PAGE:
Please Note: This article is written for users of the following Microsoft Excel versions: 2007, 2010, 2013, and 2016. If you are using an earlier version (Excel 2003 or earlier), this tip may not work for you. For a version of this tip written specifically for earlier versions of Excel, click here: Naming Tabs for Weeks.

Naming Tabs for Weeks

by Allen Wyatt
(last updated June 24, 2017)

2

When you are starting a new workbook, one common scenario calls for creating a year's worth of worksheets, one for each week of the year. In other words, a workbook could end up containing 52 or 53 worksheets, depending on how many weeks there are in a particular year.

If you have a need to create such a workbook, you know that individually creating and naming all the worksheets can be a real hassle. This is where a macro would come in handy. The following macro will add the appropriate number of worksheets, and then rename all of the worksheets according to week number (01 through 52).

Sub YearWorkbook1()
    Dim iWeek As Integer
    Dim sht As Variant
    Application.ScreenUpdating = False
    Worksheets.Add After:=Worksheets(Worksheets.Count), _
      Count:=(52 - Worksheets.Count)
    iWeek = 1
    For Each sht In Worksheets
        sht.Name = "Week " & Format(iWeek, "00")
        iWeek = iWeek + 1
    Next sht
    Application.ScreenUpdating = True
End Sub

If you instead need a way to create worksheets that show the ending date of each week for a year, then a different macro is needed.

Sub YearWorkbook2()
    Dim iWeek As Integer
    Dim sht As Variant
    Dim sTemp As String
    Dim dSDate As Date

    sTemp = InputBox("Date for the first worksheet:", "End of Week?")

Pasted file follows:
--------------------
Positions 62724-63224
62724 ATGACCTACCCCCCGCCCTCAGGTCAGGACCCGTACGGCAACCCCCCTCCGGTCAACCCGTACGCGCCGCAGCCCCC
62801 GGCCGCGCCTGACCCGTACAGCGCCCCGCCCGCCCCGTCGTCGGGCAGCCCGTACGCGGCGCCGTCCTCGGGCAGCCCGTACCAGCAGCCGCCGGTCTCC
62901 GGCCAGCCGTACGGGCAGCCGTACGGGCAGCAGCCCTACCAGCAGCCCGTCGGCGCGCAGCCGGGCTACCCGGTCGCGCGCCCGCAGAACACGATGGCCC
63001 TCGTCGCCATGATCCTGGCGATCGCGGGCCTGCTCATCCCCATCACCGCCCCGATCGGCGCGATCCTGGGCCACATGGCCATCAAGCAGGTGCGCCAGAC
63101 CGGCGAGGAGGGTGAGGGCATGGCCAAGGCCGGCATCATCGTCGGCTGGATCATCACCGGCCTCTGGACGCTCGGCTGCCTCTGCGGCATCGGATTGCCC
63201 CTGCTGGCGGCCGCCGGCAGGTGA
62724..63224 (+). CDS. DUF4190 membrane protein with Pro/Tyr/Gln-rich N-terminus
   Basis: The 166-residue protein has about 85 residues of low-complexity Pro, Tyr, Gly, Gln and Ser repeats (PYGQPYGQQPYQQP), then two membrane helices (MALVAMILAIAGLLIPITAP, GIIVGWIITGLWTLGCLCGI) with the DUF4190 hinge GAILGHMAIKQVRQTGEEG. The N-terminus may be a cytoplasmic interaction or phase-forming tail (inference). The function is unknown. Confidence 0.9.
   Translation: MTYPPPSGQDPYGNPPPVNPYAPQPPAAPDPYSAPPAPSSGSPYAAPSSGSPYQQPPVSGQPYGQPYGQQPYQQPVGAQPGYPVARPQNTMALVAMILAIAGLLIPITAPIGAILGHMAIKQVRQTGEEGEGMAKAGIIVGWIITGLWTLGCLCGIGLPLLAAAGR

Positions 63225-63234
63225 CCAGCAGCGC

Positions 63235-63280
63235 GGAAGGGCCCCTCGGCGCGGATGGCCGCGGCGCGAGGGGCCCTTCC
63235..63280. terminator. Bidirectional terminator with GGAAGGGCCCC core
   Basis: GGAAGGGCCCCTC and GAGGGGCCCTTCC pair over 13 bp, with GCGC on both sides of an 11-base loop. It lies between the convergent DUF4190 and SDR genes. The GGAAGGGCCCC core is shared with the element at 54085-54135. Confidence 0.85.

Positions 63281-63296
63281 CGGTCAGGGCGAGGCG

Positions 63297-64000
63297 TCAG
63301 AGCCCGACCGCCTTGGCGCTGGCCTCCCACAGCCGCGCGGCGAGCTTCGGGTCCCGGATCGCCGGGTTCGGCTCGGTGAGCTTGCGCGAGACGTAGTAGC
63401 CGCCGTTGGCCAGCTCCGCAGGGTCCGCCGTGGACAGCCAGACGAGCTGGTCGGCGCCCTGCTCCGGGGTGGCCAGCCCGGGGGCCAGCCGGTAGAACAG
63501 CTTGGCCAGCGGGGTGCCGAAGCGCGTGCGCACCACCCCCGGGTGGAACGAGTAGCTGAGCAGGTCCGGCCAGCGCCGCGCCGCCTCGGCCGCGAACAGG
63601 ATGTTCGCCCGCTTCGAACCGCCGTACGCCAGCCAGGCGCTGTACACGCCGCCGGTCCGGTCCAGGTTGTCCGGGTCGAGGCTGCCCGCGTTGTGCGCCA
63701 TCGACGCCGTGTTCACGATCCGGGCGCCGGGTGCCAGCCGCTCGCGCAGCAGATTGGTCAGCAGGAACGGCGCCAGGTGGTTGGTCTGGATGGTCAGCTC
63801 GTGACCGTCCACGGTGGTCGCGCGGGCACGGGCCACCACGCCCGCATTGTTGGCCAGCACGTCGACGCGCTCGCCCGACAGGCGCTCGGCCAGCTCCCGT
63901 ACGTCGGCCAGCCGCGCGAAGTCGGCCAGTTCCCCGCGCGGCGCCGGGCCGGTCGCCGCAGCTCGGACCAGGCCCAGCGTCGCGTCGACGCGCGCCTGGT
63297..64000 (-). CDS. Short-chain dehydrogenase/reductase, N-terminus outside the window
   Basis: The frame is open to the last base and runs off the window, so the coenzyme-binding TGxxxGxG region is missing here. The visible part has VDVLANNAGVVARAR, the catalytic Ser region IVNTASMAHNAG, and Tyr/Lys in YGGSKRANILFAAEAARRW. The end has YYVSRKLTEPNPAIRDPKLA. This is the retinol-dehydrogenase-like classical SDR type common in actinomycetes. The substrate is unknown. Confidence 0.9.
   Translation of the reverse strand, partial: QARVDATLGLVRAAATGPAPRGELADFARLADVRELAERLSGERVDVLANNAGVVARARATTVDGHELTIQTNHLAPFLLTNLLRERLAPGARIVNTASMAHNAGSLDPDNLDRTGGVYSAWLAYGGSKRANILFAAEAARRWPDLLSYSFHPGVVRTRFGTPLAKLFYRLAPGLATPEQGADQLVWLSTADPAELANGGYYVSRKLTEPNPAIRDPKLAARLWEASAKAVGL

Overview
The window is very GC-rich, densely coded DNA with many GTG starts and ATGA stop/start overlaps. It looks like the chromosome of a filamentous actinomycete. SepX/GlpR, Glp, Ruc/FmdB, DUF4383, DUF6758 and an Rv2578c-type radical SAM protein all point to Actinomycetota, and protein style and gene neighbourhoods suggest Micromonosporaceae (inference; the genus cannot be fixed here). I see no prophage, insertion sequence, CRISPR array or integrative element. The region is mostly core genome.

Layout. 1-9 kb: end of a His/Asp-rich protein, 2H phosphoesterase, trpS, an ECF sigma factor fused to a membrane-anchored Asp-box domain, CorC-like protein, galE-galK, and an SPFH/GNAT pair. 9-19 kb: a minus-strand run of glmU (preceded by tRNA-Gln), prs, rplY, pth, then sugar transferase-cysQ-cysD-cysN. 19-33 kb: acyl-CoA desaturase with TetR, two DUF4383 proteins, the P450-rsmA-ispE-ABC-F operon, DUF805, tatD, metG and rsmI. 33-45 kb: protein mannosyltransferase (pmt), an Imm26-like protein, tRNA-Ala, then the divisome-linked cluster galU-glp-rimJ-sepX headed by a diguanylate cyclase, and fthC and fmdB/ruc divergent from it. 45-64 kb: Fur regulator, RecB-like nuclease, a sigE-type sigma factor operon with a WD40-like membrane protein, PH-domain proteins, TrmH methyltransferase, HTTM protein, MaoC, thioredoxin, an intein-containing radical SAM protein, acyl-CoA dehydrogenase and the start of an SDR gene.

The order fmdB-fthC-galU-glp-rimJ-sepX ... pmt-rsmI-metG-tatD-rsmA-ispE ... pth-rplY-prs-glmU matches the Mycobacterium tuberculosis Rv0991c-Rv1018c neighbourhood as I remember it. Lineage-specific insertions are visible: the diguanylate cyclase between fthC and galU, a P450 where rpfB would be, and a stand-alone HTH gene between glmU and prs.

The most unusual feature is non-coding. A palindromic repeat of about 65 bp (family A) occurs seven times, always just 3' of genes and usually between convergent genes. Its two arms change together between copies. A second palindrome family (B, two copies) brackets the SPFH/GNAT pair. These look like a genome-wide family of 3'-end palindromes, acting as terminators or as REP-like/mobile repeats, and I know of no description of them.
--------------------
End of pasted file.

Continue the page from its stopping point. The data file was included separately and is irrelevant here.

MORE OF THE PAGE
dSDate = CDate(sTemp)
    
    Application.ScreenUpdating = False
    Worksheets.Add After:=Worksheets(Worksheets.Count), _
      Count:=(52 - Worksheets.Count)
    For Each sht In Worksheets
        sht.Name = Format(dSDate, "dd-mmm-yyyy")
        dSDate = dSDate + 7
    Next sht
    Application.ScreenUpdating = True
End Sub

This version of the macro asks you for a beginning date. It then uses that date to start naming the different worksheets in the workbook. If you enter a value that cannot be translated to a date, then the macro will generate an error.

Note:

If you would like to know how to use the macros described on this page (or on any other page on the ExcelTips sites), I've prepared a special page that includes helpful information. Click here to open that special page in a new browser tab.

ExcelTips is your source for cost-effective Microsoft Excel training. This tip (12403) applies to Microsoft Excel 2007, 2010, 2013, and 2016. You can find a version of this tip for the older menu interface of Excel here: Naming Tabs for Weeks.

Author Bio

Allen Wyatt

With more than 50 non-fiction books and numerous magazine articles to his credit, Allen Wyatt is an internationally recognized author. He is president of Sharon Parq Associates, a computer and publishing services company. ...

MORE FROM ALLEN

Locking a Field